Toxic Presents … Crazy Comics

Published On March 29, 2009 | By Richard Bruton | Comics, Reviews

Toxic Presents …. Crazy Comics.

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The Toxic Crazy Comics supplement is a free comics insert included with issue 137 of Toxic magazine that should be on the racks from April 1st for three weeks.

Toxic is described as a “lifestyle / entertainment magazine for 8-12 year old boys”. Now, aside from the old bloke in me rankling at the idea that 8-12 year old boys have a “lifestyle” nowadays, my biggest problem with Toxic is that it only has room for a mere handful of strips and it shouldn’t come as that much of a surprise if you’ve read any of my thoughts on kids comics before that I don’t necessarily agree with the way Toxic does it; too much plastic crap on the front cover, too many articles on why computer games are great, too much TV stuff. I’d rather it was 100% comics. But it’s not. To each their own I suppose, it’s successful at what it does and it does seem to have an editorial staff that really wants to include comics in the magazine, which I applaud and encourage them to do more. I think it just came at a bad time with the disappointment of seeing the DFC go under, there’s a part of me that sees something like Toxic as not pure enough, not “comics” enough, whatever that means.
The comics themselves, nine different strips, range from very traditional Beano / Whizzer & Chips style stuff to some very modern stuff indeed. There’s a good mix in here, and of course, they’re just as suitable for girls as they are boys. In fact, Molly was a bit put out when I told her that Toxic was a magazine for boys. “But that’s stupid Dad, comics are for everyone”. Very wise little girl.

Highlights for Molly and me;

Count Von Poo by Jamie Smart is ace, scatological, but very funny. Jamie’s much loved in this household for his Fish-Head Steve in the DFC but also responsible for Bear from Slave Labor.

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Zombie Nation by Luke Paton (The Adventures of Kez and Luke) and Laura Howell from the DFC but already in Toxic with Robin Hoodie, the Beano with Ratz and Johnny Bean From Happy Bunny Green (brilliantly described as ASBOs come to Trumpton).

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WereWilf by Paul Birch & Shane Oakley and John Erasmus. A very strange one this; as I read it I thought of Alan Moore’s Bojeffries Saga and Steve Parkhouse’s art, but a quick nosy on John’s blog tells me it’s actually older than that, as WereWilf first appeared in March 1976 in that wondeful British comic Whoopee! and gets a very nostalgic and funny return here, with Wilf’s powers being discovered by Ernie Helsing, the monster hunting milkman. So perhaps it was an influence on The Bojeffries Saga and not vice versa then. Wonderful art by Erasmus.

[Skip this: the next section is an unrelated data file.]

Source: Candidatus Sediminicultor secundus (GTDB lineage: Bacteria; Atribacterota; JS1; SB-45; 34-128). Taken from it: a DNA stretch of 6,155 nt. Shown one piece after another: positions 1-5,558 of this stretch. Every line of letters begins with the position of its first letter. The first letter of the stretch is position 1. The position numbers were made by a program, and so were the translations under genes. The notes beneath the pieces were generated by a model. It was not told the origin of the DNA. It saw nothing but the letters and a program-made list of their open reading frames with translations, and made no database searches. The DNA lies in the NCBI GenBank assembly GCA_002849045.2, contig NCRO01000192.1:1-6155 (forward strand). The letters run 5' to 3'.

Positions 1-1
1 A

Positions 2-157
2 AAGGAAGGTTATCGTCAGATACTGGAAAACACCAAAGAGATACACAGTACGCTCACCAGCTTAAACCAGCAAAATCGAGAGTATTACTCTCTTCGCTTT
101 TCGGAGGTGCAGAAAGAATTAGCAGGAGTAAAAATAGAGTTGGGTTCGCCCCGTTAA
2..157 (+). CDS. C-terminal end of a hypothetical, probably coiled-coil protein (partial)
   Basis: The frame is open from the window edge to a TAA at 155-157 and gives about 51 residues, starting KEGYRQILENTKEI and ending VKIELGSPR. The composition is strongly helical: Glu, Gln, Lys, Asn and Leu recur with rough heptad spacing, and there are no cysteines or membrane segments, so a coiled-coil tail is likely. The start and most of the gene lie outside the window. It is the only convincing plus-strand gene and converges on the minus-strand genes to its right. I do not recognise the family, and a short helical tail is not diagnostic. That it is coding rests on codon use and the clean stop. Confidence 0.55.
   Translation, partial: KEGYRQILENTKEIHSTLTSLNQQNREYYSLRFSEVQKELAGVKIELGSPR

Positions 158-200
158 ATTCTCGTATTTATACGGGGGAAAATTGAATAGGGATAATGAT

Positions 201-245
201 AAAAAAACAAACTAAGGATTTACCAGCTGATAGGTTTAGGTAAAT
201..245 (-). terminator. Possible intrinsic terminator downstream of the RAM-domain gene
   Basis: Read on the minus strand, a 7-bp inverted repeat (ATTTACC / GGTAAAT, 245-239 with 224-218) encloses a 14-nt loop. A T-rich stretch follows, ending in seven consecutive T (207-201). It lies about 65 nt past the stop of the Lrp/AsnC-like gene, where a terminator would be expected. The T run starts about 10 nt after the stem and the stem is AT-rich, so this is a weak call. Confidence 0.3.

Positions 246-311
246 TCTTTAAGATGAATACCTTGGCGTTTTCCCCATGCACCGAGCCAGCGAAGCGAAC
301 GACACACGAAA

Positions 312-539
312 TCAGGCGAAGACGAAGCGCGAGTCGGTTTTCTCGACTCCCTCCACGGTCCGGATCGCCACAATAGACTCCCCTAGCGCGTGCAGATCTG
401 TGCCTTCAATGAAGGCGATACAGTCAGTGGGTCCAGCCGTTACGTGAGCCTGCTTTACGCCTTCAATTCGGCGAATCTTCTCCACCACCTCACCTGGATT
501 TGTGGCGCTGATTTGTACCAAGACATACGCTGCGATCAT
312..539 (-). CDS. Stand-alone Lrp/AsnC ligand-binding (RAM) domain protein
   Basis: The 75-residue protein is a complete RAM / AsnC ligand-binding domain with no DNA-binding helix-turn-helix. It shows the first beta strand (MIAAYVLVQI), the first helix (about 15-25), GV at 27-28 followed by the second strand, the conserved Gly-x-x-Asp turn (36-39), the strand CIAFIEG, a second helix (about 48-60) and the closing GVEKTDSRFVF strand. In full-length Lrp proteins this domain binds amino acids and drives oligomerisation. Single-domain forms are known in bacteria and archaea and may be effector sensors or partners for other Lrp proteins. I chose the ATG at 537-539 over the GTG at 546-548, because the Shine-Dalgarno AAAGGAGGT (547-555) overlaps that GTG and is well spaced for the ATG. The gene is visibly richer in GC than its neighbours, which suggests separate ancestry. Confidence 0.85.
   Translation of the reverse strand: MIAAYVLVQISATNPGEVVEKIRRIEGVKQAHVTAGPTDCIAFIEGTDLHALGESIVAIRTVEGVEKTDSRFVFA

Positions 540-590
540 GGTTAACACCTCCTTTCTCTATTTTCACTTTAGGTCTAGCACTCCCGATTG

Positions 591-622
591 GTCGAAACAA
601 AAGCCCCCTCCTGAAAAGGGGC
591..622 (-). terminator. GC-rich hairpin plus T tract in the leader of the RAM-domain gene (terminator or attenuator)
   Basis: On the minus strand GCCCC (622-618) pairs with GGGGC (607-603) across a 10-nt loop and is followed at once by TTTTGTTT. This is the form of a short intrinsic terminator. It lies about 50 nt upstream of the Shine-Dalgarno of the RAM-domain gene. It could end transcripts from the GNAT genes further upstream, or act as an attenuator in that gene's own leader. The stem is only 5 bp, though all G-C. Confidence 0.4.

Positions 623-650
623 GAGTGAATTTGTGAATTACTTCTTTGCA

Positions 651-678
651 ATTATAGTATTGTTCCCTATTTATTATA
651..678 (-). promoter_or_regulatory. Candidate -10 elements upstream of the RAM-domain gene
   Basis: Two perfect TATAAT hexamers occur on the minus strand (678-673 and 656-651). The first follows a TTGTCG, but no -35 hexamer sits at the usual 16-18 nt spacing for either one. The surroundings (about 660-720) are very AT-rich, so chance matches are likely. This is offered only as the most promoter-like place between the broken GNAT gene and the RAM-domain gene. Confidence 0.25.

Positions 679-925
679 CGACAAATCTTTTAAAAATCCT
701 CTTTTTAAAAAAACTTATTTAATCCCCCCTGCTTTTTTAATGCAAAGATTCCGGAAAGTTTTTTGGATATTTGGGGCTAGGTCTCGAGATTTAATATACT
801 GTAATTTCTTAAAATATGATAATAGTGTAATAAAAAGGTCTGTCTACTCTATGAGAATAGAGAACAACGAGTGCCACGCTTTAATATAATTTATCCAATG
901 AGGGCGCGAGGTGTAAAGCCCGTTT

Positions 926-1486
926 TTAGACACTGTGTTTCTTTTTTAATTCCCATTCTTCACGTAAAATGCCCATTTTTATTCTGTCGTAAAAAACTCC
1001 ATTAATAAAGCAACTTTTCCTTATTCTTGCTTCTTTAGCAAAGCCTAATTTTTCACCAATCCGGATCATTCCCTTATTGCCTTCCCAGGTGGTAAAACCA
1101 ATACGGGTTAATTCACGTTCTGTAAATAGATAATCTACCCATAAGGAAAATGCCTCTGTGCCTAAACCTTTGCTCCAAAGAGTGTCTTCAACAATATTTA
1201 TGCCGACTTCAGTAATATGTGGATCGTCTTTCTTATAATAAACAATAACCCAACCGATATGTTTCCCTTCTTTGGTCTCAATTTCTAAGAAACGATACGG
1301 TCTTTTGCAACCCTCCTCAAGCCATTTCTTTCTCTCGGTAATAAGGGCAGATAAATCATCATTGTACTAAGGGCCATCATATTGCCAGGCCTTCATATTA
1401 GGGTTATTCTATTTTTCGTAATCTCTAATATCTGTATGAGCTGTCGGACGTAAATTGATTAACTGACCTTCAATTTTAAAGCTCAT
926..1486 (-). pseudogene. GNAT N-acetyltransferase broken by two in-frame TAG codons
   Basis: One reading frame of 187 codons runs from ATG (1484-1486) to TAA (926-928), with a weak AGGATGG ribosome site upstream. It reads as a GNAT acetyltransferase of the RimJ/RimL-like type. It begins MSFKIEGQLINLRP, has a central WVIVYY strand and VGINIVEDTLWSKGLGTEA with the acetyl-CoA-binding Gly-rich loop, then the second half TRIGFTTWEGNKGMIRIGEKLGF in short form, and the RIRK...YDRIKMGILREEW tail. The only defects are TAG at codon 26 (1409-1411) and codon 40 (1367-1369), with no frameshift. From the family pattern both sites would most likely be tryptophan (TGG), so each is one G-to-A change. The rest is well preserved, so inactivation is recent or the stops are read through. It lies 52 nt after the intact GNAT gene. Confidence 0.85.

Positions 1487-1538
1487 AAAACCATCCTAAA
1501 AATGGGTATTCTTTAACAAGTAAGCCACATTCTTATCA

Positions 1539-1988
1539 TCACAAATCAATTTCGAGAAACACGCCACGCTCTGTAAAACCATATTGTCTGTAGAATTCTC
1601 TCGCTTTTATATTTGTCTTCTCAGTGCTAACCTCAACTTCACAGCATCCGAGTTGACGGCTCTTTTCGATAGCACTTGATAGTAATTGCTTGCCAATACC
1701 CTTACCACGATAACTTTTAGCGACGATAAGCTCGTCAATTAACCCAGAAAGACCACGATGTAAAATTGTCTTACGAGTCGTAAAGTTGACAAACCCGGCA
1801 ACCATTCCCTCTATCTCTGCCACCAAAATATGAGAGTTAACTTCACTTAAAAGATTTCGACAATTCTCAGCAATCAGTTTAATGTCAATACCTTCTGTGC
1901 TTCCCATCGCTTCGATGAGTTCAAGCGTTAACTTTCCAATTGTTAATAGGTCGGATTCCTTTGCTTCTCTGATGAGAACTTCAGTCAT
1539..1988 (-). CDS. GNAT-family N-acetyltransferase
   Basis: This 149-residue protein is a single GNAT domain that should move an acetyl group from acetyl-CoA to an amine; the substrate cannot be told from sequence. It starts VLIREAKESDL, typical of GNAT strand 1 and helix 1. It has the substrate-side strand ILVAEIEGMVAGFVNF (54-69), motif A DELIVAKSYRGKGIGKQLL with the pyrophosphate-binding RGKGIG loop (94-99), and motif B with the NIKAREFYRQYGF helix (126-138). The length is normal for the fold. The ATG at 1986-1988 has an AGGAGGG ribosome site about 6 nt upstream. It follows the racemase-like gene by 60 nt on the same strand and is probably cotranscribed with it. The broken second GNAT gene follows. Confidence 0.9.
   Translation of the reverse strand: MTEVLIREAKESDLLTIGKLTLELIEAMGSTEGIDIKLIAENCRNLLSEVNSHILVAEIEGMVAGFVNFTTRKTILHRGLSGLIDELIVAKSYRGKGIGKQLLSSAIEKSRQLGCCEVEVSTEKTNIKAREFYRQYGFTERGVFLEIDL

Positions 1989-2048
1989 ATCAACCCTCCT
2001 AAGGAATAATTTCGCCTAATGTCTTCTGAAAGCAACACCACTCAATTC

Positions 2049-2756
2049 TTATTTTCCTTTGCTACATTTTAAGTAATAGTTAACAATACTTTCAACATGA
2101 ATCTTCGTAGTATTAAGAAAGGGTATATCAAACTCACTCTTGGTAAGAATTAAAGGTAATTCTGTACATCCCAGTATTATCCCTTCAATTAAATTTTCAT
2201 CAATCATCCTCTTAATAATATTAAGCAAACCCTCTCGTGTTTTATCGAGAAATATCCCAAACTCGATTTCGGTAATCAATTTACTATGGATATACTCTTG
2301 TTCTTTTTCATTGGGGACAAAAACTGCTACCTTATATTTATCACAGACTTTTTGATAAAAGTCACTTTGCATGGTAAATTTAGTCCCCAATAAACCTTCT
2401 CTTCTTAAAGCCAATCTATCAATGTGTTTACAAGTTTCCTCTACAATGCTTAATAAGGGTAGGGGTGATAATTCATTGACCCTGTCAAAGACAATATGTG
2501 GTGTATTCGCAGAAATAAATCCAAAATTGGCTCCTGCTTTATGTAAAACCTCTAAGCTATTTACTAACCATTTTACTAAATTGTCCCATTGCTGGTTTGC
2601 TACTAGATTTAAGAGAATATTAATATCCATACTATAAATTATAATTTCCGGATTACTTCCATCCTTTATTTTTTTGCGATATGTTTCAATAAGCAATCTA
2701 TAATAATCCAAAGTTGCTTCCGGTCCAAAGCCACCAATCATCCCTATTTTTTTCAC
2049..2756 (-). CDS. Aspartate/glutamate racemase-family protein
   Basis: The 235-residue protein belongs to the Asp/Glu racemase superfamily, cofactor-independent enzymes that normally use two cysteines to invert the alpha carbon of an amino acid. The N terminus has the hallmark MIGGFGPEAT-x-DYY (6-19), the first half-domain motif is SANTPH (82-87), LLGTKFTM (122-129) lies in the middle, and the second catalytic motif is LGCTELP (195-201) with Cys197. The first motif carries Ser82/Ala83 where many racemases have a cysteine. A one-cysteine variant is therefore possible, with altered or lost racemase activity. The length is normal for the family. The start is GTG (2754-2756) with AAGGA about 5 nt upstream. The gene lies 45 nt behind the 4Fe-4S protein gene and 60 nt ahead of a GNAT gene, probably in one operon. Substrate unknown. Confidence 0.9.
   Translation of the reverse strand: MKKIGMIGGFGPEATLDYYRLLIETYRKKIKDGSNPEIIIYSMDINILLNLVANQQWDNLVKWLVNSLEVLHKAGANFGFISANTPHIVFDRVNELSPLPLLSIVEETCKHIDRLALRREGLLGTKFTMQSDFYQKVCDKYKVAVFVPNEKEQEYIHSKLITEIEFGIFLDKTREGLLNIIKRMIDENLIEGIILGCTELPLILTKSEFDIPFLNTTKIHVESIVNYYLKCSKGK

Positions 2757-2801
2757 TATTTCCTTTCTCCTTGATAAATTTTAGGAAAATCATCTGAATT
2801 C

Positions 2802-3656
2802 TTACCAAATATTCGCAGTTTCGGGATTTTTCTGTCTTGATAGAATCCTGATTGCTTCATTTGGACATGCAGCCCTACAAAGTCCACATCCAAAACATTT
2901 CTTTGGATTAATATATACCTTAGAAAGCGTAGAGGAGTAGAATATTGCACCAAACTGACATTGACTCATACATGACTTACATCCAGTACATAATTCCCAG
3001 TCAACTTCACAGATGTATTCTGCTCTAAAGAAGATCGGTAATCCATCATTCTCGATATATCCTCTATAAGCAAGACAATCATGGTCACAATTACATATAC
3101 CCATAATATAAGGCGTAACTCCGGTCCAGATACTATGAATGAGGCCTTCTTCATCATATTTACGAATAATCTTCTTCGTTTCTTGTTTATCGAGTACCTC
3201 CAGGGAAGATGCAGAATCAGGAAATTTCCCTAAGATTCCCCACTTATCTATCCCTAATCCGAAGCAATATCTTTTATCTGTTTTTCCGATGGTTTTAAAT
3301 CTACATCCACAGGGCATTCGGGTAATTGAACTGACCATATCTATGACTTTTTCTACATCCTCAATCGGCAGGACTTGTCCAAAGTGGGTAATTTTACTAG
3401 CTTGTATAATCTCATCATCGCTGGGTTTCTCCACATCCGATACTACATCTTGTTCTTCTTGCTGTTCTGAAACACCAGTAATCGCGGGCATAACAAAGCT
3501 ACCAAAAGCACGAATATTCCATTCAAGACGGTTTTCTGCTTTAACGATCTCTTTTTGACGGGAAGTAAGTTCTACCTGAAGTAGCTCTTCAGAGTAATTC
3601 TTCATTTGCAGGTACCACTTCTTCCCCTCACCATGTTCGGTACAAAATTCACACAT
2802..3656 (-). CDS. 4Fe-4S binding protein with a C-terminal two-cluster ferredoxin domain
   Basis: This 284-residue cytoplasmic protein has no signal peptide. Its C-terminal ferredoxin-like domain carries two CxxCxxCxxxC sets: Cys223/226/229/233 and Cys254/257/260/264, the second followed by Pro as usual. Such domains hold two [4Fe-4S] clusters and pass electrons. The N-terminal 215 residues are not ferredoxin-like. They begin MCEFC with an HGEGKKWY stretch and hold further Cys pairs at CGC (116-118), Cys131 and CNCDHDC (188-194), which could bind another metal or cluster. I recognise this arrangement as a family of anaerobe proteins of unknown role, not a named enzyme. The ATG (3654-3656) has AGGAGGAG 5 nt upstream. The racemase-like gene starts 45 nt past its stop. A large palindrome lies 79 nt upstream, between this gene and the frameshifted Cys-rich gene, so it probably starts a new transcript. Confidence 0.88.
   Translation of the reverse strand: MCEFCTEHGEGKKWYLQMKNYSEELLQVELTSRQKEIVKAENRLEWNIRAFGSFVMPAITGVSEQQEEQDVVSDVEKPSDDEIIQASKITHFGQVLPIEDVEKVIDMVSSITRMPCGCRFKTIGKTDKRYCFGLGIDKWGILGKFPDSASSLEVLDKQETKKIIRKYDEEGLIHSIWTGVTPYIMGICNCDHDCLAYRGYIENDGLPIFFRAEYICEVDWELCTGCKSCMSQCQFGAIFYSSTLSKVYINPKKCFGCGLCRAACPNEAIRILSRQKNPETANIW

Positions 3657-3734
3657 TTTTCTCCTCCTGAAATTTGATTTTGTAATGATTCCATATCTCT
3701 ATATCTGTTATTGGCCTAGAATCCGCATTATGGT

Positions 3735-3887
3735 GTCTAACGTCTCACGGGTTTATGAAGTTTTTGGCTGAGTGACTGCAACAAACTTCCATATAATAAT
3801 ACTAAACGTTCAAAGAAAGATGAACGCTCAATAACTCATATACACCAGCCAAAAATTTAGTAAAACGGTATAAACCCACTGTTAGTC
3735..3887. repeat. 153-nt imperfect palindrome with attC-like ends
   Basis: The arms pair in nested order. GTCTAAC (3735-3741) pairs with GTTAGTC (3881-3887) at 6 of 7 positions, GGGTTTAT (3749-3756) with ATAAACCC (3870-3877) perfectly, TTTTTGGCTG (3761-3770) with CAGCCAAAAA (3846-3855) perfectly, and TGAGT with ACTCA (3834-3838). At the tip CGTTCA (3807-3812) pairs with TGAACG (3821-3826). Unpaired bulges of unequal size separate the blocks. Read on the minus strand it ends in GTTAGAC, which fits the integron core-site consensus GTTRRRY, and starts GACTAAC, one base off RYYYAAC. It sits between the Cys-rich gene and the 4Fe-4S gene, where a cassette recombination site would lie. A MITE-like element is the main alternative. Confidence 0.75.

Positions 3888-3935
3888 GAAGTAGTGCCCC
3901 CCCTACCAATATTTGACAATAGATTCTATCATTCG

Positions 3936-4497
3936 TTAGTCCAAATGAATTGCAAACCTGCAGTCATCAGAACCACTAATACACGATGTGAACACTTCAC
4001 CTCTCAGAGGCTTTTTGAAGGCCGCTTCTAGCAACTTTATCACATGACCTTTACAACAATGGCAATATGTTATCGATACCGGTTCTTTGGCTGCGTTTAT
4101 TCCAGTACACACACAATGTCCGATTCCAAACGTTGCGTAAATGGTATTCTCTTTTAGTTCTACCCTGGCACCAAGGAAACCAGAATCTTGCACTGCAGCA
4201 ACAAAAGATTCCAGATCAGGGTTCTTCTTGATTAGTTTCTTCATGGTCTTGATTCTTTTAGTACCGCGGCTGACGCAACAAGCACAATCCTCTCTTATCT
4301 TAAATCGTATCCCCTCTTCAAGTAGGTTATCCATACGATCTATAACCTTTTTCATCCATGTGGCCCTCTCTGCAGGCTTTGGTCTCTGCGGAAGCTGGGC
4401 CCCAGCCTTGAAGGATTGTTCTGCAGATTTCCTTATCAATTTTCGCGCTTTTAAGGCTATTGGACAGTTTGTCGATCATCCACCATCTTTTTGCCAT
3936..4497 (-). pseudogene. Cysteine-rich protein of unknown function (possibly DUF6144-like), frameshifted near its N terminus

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Lew Stringer‘s The Clump is possibly the most traditional of the bunch, looking like it could have fitted very nicely into any comic from Whizzer & Chips of 30 years ago to just last week in the Beano. And I don’t say that as a criticism; I’ve always enjoyed whatever Lew does, and The Clump is a great bit of traditional comic fun.

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Toxic’s website has loads more things to see and do and most importantly for the comic, it has the voting section, which I presume goes live once the latest issue goes on sale from the 1st. Vote for the strip you like best and it will make a return appearance in the pages of Toxic.

I made Molly choose a favourite to vote for and she was torn between Count Von Poo and Zombie Nation – that DFC connection runs deep. She just couldn’t decide. So I’m voting for Count Von Poo for her and she voted for Zombie Nation. But in truth, I’d rather not have to vote. I’d love to see quite all four of the strips make it into the magazine. Even better, I’d love to see Toxic do a complete comic. Maybe one day.

Toxic issue 137 with the Crazy Comics supplement is available from April 1st from newsagents for roughly three weeks. Make sure you give it a go, get online and vote, then e-mail Egmont to convince them that they need more comics.

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About The Author

Richard Bruton

– Started in comics retail aged 16 at Nostalgia & Comics, Birmingham. Now located in Yorkshire, he’s written for the Forbidden Planet International Blog since 2007. Specialising in UK Comics and All-Ages comics, Richard’s day job in a primary school allowed him to build the best children’s graphic novel library in the country.

10 Responses to Toxic Presents … Crazy Comics

  1. Kenny says:

    Not sure there is a lot of perspective here. Toxic is up in the 130’s and is clearly working has found and is preserving an audience. DFC didn’t make it to 50 issues and to some extent never risked trying to find a big enough audience, instead settling for a subscription only route (clever as that potentially was).